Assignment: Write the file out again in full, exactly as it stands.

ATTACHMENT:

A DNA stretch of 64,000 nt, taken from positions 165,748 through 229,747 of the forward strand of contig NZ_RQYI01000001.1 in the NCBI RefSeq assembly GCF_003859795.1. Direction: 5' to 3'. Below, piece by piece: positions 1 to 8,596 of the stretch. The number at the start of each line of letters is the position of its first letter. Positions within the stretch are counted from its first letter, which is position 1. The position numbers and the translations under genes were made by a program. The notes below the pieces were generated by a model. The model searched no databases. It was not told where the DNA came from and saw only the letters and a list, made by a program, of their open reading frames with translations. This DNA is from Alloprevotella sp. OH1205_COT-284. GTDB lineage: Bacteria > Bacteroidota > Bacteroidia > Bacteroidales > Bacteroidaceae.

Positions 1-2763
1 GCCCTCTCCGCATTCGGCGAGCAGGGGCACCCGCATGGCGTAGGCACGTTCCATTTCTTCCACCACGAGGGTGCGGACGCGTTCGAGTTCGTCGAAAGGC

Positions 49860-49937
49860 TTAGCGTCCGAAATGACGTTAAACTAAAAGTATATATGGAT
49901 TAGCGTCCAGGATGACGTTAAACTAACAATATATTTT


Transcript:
A DNA stretch of 64,000 nt, taken from positions 165,748 through 229,747 of the forward strand of contig NZ_RQYI01000001.1 in the NCBI RefSeq assembly GCF_003859795.1. Direction: 5' to 3'. Below, piece by piece: positions 1 to 8,596 of the stretch. The number at the start of each line of letters is the position of its first letter. Positions within the stretch are counted from its first letter, which is position 1. The position numbers and the translations under genes were made by a program. The notes below the pieces were generated by a model. The model searched no databases. It was not told where the DNA came from and saw only the letters and a list, made by a program, of their open reading frames with translations. This DNA is from Alloprevotella sp. OH1205_COT-284. GTDB lineage: Bacteria > Bacteroidota > Bacteroidia > Bacteroidales > Bacteroidaceae.

Positions 1-2763
1 GCCCTCTCCGCATTCGGCGAGCAGGGGCACCCGCATGGCGTAGGCACGTTCCATTTCTTCCACCACGAGGGTGCGGACGCGTTCGAGTTCGTCGAAAGGC

Positions 49860-49937
49860 TTAGCGTCCGAAATGACGTTAAACTAAAAGTATATATGGAT
49901 TAGCGTCCAGGATGACGTTAAACTAACAATATATTTT